Featured News Panel to shed light on Voice to Parliament

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Thu, 1 Jun 2023

Panel to shed light on Voice to Parliament

JCU Reconciliation Artwork - Copyright Kassandra Savage
Coming Together and Respecting Difference Kassandra Savage (2014) [artwork detail] JCU Art Collection

An engaging, in-depth discussion on what the Indigenous Voice to Parliament will mean from a social, political and community perspective will take place at James Cook University this Friday.

Held as part of National Reconciliation Week, the Voice to Parliament Community Event will feature Principal Research Fellow at JCU’s Indigenous Education and Research Centre Associate Professor Sana Nakata, University of New South Wales Pro Vice Chancellor Society Scientia Professor and Uluru Dialogue Co-Chair Professor Megan Davis, and Mayor of Yarrabah Aboriginal Shire Council Cr Ross Andrews.

Northern Australia Infrastructure Facility Senior Associate, Indigenous Outcomes and former JCU student Ben Gertz will facilitate the panel discussion at JCU’s Bebegu Yumba Campus in Townsville.

Associate Prof Nakata, whose research focuses on Indigenous policy, governance and the politics of childhood, said the panel would be an opportunity to discuss the broader impact of the Voice.

“As a Torres Strait Islander scholar in that field, I’ve bore witness to the sustained political claims that Aboriginal and Torres Strait Islander people have made over the decades,” she said.

“I’m interested in being part of the public conversation about that and bringing a political perspective to the debate.

“Although I have lived down south, I can now speak to an audience, a community, which raised me.”

Associate Prof Nakata said she looked forward to answering questions from the audience about The Voice and its political implications.

“I hope to be able to offer an analysis of the political power of the Voice, explain some of debate surrounding The Voice, what sits behind that and why I support The Voice,” she said.

“It’s important we respond to concerns about The Voice in a clear and reassuring way.”

Cr Andrews said he was looking forward to explaining what The Voice would mean for his local community and Indigenous people across northern Queensland.

“I’m coming from a perspective of grass-roots representation,” he said.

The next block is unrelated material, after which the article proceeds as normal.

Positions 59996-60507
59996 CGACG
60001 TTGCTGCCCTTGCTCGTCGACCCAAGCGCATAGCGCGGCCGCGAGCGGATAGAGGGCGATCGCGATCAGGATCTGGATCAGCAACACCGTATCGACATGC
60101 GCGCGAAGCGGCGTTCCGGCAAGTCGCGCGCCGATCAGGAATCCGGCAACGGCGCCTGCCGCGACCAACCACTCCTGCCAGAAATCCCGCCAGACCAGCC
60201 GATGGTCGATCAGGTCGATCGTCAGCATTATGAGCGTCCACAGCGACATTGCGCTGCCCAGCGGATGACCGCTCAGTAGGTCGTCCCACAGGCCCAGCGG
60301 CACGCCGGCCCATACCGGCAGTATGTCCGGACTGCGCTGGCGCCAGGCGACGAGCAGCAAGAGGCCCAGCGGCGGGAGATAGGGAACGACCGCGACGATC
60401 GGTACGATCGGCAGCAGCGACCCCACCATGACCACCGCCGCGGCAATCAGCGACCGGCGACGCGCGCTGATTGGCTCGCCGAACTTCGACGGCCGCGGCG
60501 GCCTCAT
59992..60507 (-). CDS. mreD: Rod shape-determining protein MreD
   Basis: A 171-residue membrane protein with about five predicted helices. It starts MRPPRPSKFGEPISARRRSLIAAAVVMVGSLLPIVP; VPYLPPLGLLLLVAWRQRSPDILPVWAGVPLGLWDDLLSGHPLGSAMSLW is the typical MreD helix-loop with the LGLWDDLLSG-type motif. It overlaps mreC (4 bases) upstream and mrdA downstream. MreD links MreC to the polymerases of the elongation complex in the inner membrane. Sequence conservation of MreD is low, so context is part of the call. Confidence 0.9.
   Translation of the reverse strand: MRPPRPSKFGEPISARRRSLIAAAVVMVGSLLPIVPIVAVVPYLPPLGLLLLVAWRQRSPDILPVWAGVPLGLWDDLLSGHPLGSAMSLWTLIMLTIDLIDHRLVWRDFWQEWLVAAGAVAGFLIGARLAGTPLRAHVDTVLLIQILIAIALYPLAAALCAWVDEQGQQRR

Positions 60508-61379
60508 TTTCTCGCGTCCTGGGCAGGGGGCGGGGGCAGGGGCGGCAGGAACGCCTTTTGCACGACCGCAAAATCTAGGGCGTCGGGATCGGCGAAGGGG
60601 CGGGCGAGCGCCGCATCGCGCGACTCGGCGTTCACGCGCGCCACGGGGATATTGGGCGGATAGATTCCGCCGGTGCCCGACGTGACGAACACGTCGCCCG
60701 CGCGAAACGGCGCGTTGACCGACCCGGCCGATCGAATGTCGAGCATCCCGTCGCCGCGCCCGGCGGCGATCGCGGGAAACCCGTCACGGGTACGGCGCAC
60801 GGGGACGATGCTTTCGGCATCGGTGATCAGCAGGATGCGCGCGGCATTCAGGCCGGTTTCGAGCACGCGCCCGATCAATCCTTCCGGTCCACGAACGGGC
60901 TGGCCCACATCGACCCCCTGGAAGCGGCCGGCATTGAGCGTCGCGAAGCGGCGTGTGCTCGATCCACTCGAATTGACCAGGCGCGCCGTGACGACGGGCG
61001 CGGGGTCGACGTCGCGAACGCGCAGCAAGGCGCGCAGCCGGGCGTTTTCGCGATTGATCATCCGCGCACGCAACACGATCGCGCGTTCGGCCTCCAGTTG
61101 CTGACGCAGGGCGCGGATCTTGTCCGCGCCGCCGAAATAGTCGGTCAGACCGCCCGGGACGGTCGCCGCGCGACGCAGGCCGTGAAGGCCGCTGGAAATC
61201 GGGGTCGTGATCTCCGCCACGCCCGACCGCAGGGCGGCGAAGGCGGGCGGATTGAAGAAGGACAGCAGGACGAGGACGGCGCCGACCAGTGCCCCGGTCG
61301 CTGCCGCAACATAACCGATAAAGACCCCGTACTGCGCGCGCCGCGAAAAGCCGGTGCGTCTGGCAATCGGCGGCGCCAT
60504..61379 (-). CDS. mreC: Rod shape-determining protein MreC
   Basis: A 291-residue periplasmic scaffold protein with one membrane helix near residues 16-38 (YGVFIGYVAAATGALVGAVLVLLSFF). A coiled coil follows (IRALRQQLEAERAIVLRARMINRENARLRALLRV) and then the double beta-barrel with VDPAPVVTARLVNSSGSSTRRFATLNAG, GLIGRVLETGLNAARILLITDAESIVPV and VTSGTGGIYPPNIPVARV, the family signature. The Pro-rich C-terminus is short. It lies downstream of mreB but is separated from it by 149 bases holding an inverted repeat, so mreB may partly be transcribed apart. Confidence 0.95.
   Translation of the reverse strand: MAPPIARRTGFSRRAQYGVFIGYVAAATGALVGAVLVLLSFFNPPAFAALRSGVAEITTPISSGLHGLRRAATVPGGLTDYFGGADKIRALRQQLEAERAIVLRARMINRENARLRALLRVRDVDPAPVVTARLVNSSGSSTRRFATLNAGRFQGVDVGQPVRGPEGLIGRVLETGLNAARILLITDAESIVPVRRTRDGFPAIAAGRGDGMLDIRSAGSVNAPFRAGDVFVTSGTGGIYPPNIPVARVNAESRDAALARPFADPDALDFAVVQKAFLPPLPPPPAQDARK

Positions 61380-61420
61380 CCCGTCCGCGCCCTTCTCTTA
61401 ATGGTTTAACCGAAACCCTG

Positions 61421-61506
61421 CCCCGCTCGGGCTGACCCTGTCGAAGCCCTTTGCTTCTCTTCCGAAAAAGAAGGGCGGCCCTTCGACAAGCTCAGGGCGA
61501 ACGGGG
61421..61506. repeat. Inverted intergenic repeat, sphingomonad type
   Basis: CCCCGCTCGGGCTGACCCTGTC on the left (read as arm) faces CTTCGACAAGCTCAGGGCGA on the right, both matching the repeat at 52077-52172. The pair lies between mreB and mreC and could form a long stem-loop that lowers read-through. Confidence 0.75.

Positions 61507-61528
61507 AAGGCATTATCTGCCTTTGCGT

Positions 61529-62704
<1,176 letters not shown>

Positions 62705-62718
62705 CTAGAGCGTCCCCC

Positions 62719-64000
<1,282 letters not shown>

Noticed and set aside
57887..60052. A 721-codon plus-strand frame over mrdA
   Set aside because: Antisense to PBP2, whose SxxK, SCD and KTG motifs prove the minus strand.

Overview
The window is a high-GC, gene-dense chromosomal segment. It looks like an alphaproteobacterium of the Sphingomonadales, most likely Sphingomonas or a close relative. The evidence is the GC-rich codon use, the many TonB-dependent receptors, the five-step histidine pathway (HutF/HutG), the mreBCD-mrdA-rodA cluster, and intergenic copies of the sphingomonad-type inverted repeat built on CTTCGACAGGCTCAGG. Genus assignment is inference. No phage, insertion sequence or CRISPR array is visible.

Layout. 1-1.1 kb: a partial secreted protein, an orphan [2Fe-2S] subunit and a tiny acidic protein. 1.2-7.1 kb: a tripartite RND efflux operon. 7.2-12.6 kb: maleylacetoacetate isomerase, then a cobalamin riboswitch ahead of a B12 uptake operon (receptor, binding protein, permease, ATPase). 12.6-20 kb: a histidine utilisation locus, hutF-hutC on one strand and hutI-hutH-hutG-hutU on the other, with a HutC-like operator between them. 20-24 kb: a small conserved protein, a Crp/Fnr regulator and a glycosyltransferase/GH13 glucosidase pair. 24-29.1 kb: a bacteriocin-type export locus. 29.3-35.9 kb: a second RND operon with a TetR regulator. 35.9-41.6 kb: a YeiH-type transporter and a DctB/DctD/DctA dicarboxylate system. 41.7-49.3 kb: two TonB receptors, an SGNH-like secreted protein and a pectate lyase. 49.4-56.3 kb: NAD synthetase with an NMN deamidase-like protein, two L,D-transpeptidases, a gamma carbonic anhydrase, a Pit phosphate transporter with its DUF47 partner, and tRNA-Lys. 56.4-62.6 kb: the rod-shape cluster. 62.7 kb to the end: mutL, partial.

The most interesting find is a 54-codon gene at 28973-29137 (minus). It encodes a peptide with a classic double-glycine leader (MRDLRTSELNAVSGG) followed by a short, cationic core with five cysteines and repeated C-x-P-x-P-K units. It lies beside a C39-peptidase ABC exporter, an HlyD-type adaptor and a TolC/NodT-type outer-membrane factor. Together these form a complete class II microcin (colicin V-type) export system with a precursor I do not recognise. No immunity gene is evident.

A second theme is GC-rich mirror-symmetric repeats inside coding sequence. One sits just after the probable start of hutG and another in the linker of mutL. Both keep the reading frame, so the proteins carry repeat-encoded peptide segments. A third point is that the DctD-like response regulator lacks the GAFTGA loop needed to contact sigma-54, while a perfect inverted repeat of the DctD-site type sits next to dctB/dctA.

“We’ll certainly be doing our best to promote the work we’re doing with the Uluru Statement from the Heart, but also what it means to be inviting the Australian people to join this movement and walk together.

“When Aboriginal and Torres Strait Islander people are in control of their destiny, we have evidence to suggest that there are significant improvements in our well-being.

“My understanding of a Voice to Parliament is one of recognition and representation - how best can we allow Aboriginal and Torres Strait Islander people to not only have a say on matters that relate to them but how we can have input into to policies and legislation relating to our well-being.”

Last Friday, May 26, marked six years since the release of the Uluru Statement from the Heart.

Professor Davis said the panel discussion comes at a pivotal moment to build momentum and inform all Australians about the Uluru Statement, ensuring they are aware of the origins of the Voice.

“Six years ago, we asked First Peoples during a grassroots Regional Dialogue process what meaningful recognition meant to them. The overwhelming response was that a constitutionally protected Voice represented both substantive and symbolic recognition. This was the most endorsed reform out of the consultation process,” Professor Davis said.

“A Voice will give us a seat at the table. The Voice will give us a say on policies that affect our people, it will express the aspirations of First Nations Peoples, and will enhance our democracy.

“Conversation is vital. From the very beginning, our goal has been to make sure dialogue with the Australian people isn’t hampered by retail Australian politics. This is why events like this are so important.

“As we approach the referendum, our focus is on ensuring everyone is as informed as possible when the time comes to step into the ballot box. We are all going to have to vote, so we need to make an informed decision.”

The Panel will be held this Friday at 11am on the lawns of the Eddie Koiki Mabo Library at JCU’s Bebegu Yumba Campus in Douglas, Townsville.

To register your attendance, head to jcu.edu.au/events, search ‘Voice to Parliament’ and follow the links.


Media enquiries: michael.serenc@jcu.edu.au